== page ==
Studies suggest that up to 20 percent of Americans have chronic dry eyes. This common condition is why many people are told they can’t wear contact lenses. Dry eye discomfort also forces many contact lens wearers to discontinue wearing their lenses.
Symptoms of dry eyes include:
- Feeling as if something is in your eye
- Tearing for no reason
- Frequent red or burning eyes
- Having very watery tears
If you have chronically dry eyes, soft contact lenses may dry out on your eyes and cause discomfort. To combat this problem, some new soft contacts are designed specifically for people with dry eyes. These lenses retain moisture better than other soft lenses, for longer periods of wearing comfort.
Many contact lens specialists prefer fitting gas permeable contact lenses on people with dry eyes. GP lenses are smaller and don’t absorb moisture from your eyes like soft lenses do, and therefore may cause less dryness.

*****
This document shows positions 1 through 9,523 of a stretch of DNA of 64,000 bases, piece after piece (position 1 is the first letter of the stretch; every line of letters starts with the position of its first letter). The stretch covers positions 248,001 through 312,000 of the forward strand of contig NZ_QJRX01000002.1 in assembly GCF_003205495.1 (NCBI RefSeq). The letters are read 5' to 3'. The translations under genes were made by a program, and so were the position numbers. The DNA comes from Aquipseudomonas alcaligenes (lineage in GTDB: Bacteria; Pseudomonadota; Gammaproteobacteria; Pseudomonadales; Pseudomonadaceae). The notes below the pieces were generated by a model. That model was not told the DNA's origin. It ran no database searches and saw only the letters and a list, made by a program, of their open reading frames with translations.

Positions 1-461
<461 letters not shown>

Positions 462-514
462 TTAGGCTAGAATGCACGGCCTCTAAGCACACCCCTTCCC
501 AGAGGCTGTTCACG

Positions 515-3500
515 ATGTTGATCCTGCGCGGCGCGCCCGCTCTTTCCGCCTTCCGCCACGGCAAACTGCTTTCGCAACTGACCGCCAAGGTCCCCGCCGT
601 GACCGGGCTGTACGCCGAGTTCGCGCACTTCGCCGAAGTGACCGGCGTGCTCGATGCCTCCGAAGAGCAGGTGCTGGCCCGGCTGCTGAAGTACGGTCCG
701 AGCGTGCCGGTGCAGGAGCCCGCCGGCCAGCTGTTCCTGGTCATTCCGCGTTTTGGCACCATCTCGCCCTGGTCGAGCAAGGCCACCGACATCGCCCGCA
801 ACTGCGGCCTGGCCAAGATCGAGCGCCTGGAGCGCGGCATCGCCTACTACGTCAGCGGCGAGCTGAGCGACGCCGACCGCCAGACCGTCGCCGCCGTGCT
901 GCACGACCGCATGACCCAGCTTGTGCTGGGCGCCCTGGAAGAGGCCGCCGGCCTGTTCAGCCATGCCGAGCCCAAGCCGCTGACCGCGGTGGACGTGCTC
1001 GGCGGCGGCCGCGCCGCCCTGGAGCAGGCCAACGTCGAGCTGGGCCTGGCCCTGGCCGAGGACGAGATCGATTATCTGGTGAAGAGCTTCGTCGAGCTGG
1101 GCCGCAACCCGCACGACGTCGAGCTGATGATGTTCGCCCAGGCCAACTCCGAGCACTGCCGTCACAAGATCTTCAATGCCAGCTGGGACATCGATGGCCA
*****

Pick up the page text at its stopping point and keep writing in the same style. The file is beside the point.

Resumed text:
Drs. Reto, and Halscheid may recommend treating your dry eye condition prior to contact lens fitting. Treatment may involve the use of artificial tears, medicated eye drops to help you produce more tears, dietary supplements for eye nutrition, and lid scrubs to maintain optimal lid hygiene.
Our doctors may consider punctal plug as part of your dry eye treatment. These tiny collagen or silicone devices are inserted into the tear drainage ducts near the inner margin of your eyelids to block tears from leaving the surface of your eyes. By keeping more tears on your eyes, punctal plugs often can improve contact lens comfort. The procedure, called punctal occlusion or lacrimal occlusion, takes only a few minutes and is painless. Once the plugs are inserted, most people can’t even feel them.